The woodlands are beguiling. After the rain they exhale a mouldering, mushroomy decadence, through which the fragrance of wild jasmine trails like an invisible wisp of smoke from an incense stick. Among the ferns that sweep between the oaks, chestnuts, walnuts and wild cherries springs a plenitude of other flowers. Many in the Vale of Kashmir believe in fairies and here, in these enchanting and enchanted foothills, who wouldn’t?

The crack of a breaking branch snaps us out of our trance. “Black bear!” whispers Ali Mohammed. Gesturing for us to follow he slips silently into the forest. Heedless of vipers we hurry after him. When we catch up, breathless in the mountain air, he is standing beneath a huge oak, staring into the middle distance. “Bear is gone”, he says. “He is hearing us coming.”

“But look!” he says, pointing through the trees. We look, and see not a bear but a group of watchful, grey-brown deer. They remind me of the red deer hinds I have seen in Scotland. And then, in a flurry of hooves, the deer are gone. “Hangul”, says Ali Mohammed.

We are thrilled. We have seen the hinds of the Hangul, the rare Kashmir Stag. And more. We have seen this prepossessing valley, inhaled its very breath, marvelled at its forests and its flowers. High in the oak above us a golden oriole is pouring out its melancholy, fluting call. And its heart. We are content.

Pleased that we are pleased, Ali Mohammed leads us off downhill. We go with good grace, counting our blessings. Anjum, happy when I am happy, strides ahead. Patricia, alone with her thoughts, is behind her. Ali Mohammed and I bring up the rear, he apologising for not having shown us a bear, I insisting that it doesn’t matter.

Then there is a cry and a serrated, explosive snarl, like the momentary bite of a chainsaw ripping into teak. Anjum is running back towards me. Patricia stands transfixed. Where Anjum would have been is a bear. Standing upright, big and black and menacing. I catch a glimpse of a cub scurrying into the undergrowth.

There is no time for fear. No time to reflect upon things I have recently read: that the Himalayan Black Bear is "a savage animal, sometimes attacking without provocation, and inflicting horrible wounds…some victims having the scalp torn from the head...” That the she-bear, especially with cubs, is more dangerous than the male. That such a bear can “break the neck of a full-grown water buffalo”. That “you should never get closer to a black bear than the length of a football field”.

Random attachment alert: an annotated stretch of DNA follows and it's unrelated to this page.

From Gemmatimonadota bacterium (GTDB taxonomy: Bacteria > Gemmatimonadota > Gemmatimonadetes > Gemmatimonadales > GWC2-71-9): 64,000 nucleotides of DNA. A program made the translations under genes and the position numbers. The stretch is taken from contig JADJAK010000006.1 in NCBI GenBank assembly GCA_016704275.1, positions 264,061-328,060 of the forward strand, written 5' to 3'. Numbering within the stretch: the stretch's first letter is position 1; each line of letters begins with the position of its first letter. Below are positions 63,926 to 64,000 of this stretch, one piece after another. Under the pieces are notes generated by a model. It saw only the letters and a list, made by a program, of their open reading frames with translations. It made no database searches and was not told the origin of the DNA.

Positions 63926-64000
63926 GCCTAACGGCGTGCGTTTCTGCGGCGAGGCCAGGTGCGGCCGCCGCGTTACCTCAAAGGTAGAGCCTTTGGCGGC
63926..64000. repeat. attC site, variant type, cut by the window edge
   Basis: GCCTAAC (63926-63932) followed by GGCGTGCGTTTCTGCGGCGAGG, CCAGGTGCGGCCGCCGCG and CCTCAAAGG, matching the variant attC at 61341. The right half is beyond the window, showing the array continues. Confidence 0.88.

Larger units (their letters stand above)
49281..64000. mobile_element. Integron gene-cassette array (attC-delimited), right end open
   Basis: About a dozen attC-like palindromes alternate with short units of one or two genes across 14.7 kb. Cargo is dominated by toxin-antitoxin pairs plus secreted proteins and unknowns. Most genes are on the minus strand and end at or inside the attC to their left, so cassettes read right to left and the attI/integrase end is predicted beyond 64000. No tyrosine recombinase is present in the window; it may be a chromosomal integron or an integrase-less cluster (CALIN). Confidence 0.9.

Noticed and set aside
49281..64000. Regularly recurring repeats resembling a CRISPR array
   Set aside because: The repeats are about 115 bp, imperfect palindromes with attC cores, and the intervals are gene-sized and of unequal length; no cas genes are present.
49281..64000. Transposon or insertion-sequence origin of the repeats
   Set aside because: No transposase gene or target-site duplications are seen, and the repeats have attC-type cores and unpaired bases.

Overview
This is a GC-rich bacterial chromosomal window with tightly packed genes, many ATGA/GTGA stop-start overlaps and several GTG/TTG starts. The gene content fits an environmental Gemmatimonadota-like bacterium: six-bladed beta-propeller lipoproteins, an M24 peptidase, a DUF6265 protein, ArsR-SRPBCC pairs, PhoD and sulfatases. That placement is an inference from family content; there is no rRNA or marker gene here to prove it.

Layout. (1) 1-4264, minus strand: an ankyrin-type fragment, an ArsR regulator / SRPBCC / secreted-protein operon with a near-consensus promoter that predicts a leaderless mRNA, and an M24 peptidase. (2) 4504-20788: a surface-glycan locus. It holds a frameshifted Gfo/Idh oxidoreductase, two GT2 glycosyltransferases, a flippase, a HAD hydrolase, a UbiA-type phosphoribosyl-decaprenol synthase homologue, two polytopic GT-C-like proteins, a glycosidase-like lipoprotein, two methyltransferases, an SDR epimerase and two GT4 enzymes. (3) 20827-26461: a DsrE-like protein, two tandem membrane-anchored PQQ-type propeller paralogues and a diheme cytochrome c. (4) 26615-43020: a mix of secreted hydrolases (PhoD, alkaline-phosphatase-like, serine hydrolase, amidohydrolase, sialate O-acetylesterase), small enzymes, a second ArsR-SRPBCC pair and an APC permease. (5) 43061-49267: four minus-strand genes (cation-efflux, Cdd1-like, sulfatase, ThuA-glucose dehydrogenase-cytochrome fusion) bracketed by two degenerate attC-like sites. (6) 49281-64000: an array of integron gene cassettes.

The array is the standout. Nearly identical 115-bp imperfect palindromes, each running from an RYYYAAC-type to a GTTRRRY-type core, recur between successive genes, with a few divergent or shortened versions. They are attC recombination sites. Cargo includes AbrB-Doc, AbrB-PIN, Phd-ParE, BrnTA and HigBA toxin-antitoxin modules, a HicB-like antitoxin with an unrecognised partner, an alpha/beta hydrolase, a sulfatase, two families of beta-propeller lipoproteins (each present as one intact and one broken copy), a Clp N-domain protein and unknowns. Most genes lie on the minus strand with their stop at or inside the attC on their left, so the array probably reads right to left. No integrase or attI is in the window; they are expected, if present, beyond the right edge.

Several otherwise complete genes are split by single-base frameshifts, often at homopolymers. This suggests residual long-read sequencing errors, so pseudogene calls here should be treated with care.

But Anjum’s cry was inspired by excitement, not fear. “Look! Look!” she is shouting, as if I cannot see a bear from fifteen paces. The silky blackness of the fur, the buff-coloured chevron across the breast, the great round face with its tiny eyes and prominent ears and its gaping jaws…

And then, like the deer, she too is gone. And time remembers to tick and hearts to beat. And I stand consumed with joy. I have seen a bear.


Graham Mercer was born and brought up south Lancashire, England. He spent nine years in Royal Navy before becoming an elementary teacher. Mercer lived and taught for 34 years in Tanzania, East Africa where he met his Pakistani wife, Anjum. Now they live in north Cheshire, England. Interests include wildlife, writing, travel, reading, photography, cricket, the company of young people.

Judge's Comment: One of the many strengths of this story is the minimalistic characterization: the 'fixer', Farouk, is the type who clings to you 'as serendipitously as dandelion seeds in the summer breeze', and the driver, Kiran, smokes 'with the intensity of a man about to face a firing squad'. Great humour, great suspense, and the ending could not be more satisfying, nor more economically stated.


  1. I do so love your writing, dear Graham!

  2. Loved this writing. Every sentence so economical, yet descriptive and so full of information.

  3. I love reading Graham's writing...he loves words and uses them lavishly.